Send to Kindle

My morning walks used to be based on an excitement to get out and do something.  An opportunity to break my habits and really start getting into the shape I would like to be in.  But when it came down to it, it was work.  It was dark, and hot (at least once I started moving), and it required me to wake up an hour and a half early.

My company began a program for the employees to compete against one-another to see who could walk the most in a month.  I was doing fine, I had already been walking a lot, but I noticed that in the competition, I would gain extra points for my team, by uploading photos.  So, I made it a point to take a photo when I would walk, to upload for the competition.

Now I noticed that when I was on my morning walk, it was no longer just 5 miles to trudge through, it was 5 miles of opportunity for that beautiful and perfect image to show what this unique and individual walk had been.  And it changed my perspective forever.

We often see different lights on the same item and perceive it very differently.  In the wake of the West Work initiation in my shamanic teachings, I was charged with facing my own shadow.  And what this means, is that you look deep into every part of yourself that you have always put effort into looking away from.

I saw anger, cruelty, ego, self-loathing. I saw every bit of who I have not wanted to be, and I saw him not as other, but started to see him as the other aspects of me.

Looking into the worst parts of you can trigger some really bad thought processes.

After a couple of years of being overly burdened by responsibilities, and feeling the weight of them even after extrication, after hardships in the community that I have built much trust upon, after stress within my job, and after challenges within my family, I feel that my shadows, put me over the edge.

Severe Depression.

Being in a place where you acknowledge the sound of a lie, but you can hardly even refute it, because you are aware, and no longer trust your own judgment. I have been in a very dark place lately.  I don’t need to bore you with the hard details, but I will simply say, that I now understand enough about depression to know that I have never given it as much credit as it deserves.  When your own mind breaks trust with you to shut you down, it is a place that I cannot believe how many people survive.

But I have survived.  I found a morsel of truth amongst the darkness and chaos. I was aware that it was hard, but I was so busy trying to do all the things, that I never slowed enough to really see it.  And after I was almost hit by a car, and thought, “Well, that would have been easier.” I realized I needed to speak to someone. But even there was a downward spiral.  Every friend I thought I could confide in, my own mind would cut me off to tell me about how the friendship wasn’t solid enough for this type of burden…  Isolating me, from one friend at a time. But when I thought about my wife, and the comment about adding to her burden came to mind….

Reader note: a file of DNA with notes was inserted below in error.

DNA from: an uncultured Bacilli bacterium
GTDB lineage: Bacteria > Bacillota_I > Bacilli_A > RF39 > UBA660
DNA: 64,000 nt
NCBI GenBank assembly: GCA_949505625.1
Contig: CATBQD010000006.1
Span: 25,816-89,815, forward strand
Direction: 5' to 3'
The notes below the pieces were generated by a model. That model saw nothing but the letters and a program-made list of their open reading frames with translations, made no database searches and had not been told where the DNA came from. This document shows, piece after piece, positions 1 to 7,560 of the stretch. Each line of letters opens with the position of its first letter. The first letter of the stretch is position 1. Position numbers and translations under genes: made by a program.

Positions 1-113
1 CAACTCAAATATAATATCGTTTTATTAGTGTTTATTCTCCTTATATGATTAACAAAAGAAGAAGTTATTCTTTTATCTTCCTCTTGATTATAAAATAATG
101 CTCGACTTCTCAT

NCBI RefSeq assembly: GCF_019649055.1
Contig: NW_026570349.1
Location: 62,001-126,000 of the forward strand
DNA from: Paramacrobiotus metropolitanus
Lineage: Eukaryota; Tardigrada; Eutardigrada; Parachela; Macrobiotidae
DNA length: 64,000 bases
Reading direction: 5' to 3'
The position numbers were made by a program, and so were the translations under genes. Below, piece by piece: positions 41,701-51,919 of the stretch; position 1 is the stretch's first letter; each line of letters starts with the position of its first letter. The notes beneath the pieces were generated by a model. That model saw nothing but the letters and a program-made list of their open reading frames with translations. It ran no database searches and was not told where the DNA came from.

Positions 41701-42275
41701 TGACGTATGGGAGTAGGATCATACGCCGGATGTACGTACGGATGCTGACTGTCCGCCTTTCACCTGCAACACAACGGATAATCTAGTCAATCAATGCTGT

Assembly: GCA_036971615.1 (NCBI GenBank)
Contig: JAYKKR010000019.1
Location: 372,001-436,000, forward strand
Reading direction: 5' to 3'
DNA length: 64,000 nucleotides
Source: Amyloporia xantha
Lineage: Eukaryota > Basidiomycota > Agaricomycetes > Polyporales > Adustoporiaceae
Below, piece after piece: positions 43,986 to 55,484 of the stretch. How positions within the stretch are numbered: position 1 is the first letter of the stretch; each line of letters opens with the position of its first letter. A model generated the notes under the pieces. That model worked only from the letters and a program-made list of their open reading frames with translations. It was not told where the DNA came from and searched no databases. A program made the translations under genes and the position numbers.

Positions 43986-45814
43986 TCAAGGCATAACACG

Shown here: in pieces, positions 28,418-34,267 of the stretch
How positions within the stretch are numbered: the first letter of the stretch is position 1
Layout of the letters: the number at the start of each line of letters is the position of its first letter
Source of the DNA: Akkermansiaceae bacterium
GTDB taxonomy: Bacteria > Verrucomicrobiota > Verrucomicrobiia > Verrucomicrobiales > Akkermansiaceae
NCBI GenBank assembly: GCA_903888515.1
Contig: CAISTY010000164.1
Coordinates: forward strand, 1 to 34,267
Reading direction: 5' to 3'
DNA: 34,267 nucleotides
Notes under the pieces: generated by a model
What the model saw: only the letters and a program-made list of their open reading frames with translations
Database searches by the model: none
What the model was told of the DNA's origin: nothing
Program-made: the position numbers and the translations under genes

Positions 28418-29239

The words of my Rabbi came to mind; “You may always come to me with whatever burdens you carry. I am very good at compartmentalizing. And hearing your burden allows us to be closer.”

That was when I recognized the lie.  If I thought I couldn’t speak to my wife, or my Allyu, or my Rabbi with something like this, then I was lying to myself.  I instantly reached out for help from my therapist. And I called my wife to let her know.  And I have been seeking help.  As of now, I am starting to really be in a better place.  But I understand now.

One of the things that I understand is that my faith in my relationship with a few people is so strong, not even my own mind can trick me into disbelieving it.  But one thing I am beginning to understand is that depression has been taking from me for a long time.  When I look back at the last few years, I see the perspective I had at the time, and the perspective the situation probably warranted. And I see the difference between my long, hot, sweaty, and obligatory walk, and the one where I am looking for that perfect moment.  Things aren’t as hard now. I fear I needed to understand the darker perspective, to appreciate the lighter one.

Leave a Reply

Your email address will not be published. Required fields are marked *